In his message for Lent 2021, Pope Francis says that Lent is a time for believing, for welcoming God into our lives and allowing him to “make his dwelling” among us (cf. Jn 14:23). The Holy Father reminds the faithful that the Lenten practices of fasting, almsgiving and prayer make it possible for us to live lives of sincere faith, living hope and effective charity, thereby sharing in Jesus’ mission of the salvation of the world.

During this season of conversion, Pope Francis invites the faithful to draw from the “living water” of hope, and receive with open hearts the love of God.

Let us renew our faith

‘At the Easter vigil, we will renew our baptismal promises and experience rebirth as new men and women by the working of the Holy Spirit,’ says Pope Francis. ‘This Lenten journey, like the entire pilgrimage of the Christian life, is even now illumined by the light of the resurrection, which inspires the thoughts, attitudes and decisions of the followers of Christ.’

Fasting, prayer and almsgiving, the Holy Father says, is what enables our conversion. The path of poverty and self-denial (fasting), concern and loving care for the poor (almsgiving), and childlike dialogue with the Father (prayer) make it possible for us to live lives of sincere faith, living hope and effective charity.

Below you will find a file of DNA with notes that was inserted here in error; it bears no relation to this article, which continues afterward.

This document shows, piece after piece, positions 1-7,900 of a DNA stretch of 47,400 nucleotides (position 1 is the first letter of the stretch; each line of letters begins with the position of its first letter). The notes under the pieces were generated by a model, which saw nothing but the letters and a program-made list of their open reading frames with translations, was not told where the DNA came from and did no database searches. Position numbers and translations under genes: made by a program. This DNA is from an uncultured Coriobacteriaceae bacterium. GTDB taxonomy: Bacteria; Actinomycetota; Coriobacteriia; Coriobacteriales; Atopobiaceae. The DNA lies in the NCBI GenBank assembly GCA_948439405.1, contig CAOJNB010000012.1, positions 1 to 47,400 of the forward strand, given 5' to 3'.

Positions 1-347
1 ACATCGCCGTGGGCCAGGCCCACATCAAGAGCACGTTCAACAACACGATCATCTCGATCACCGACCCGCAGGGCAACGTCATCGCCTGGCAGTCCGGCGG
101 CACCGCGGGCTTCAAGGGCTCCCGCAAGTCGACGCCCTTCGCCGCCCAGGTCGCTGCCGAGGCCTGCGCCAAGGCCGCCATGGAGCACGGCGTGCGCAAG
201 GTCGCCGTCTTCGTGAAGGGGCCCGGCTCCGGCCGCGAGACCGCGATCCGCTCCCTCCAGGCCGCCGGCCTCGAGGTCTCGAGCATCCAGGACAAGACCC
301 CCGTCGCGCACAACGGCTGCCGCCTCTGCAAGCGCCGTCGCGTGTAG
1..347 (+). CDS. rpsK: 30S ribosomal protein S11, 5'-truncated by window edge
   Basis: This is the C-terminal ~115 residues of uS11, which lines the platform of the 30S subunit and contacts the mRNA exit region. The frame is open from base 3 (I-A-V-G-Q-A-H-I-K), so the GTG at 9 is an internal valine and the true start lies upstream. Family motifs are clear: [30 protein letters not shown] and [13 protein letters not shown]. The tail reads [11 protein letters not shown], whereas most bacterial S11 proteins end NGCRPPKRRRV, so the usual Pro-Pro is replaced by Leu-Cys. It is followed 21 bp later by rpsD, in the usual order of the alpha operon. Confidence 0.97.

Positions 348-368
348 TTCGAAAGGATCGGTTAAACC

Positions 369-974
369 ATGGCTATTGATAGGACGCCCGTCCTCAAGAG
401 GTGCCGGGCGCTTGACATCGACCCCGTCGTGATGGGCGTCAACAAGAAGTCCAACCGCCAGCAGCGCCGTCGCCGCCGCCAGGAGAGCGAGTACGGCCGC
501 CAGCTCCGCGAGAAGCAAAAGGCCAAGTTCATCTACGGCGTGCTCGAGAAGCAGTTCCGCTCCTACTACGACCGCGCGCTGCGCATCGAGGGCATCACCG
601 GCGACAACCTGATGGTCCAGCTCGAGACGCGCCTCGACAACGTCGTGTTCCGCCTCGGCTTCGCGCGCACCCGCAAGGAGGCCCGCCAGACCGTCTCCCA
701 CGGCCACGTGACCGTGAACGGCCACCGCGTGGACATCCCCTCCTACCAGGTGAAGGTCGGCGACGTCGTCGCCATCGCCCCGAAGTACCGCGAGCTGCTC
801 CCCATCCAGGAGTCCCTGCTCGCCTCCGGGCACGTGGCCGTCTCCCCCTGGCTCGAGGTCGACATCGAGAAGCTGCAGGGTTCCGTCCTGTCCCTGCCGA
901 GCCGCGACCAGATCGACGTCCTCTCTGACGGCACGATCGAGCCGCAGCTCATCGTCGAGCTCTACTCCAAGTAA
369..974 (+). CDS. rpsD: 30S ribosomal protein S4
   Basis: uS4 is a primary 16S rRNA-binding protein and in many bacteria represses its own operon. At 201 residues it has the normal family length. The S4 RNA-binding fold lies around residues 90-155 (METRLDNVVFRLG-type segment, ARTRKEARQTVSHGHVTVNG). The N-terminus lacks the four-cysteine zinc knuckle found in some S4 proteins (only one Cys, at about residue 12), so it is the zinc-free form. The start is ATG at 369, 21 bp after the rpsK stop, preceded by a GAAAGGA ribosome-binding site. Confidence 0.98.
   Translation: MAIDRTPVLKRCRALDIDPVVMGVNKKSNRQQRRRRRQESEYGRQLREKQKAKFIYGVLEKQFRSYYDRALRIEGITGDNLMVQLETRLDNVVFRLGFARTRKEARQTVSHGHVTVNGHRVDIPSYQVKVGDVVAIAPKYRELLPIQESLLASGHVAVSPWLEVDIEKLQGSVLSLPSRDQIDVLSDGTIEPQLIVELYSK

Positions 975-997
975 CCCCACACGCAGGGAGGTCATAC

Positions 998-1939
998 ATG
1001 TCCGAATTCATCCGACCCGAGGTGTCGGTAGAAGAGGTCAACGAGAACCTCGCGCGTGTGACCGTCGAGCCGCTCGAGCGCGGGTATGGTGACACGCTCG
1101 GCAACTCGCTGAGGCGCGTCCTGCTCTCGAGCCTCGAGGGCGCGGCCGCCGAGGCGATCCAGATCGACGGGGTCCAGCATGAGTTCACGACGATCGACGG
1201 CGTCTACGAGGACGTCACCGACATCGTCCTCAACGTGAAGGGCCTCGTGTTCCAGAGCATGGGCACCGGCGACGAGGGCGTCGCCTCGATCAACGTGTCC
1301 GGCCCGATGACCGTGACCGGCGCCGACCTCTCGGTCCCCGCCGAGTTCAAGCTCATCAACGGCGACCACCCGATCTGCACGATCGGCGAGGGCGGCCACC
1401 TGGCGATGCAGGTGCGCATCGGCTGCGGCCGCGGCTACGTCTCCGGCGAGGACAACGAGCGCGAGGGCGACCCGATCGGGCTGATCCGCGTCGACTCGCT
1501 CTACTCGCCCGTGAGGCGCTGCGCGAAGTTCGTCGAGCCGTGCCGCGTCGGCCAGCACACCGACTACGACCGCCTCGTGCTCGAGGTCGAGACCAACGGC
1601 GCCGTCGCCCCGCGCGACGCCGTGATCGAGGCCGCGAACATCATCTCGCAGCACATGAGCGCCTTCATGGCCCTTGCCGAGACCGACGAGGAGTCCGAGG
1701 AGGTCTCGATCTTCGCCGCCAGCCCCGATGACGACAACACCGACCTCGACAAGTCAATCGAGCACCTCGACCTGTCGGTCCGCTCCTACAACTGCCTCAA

Accept the truth and testify to it

Pope Francis says that accepting and living the truth revealed in Christ means opening our hearts to God’s word, which the Church passes on from generation to generation. He emphasises that this truth is not an abstract concept for an intelligent few but a message available to all those whose hearts are ‘open to the grandeur of God, who loves us even before we are aware of it.’

Christ is this truth, the Pope writes, and fasting is a form of self-denial, which helps those who undertake it to rediscover God’s gift and that because we are created in his image and likeness, we can find our fulfilment in him.

‘In embracing the experience of poverty,’ he says, ‘those who fast make themselves poor with the poor and accumulate the treasure of a love both received and shared.’ It is in this way, Pope Francis says, that we can free ourselves from all that weighs us down, including the lure of consumerism or an excess of information, ‘so as to open the doors of our hearts to the One who comes to us, poor in all things, yet “full of grace and truth” (Jn 1:14): the Son of God our Saviour.’

Hope as “living water”

Pope Francis recalls the meeting between the Samaritan woman and Jesus at the well, and how this changed the course of the Samaritan woman’s life forever. ‘The Samaritan woman at the well, whom Jesus asks for a drink, does not understand what he means when he says that he can offer her “living water” (Jn 4:10). Naturally, she thinks that he is referring to material water, but Jesus is speaking of the Holy Spirit whom he will give in abundance through the paschal mystery, bestowing a hope that does not disappoint.’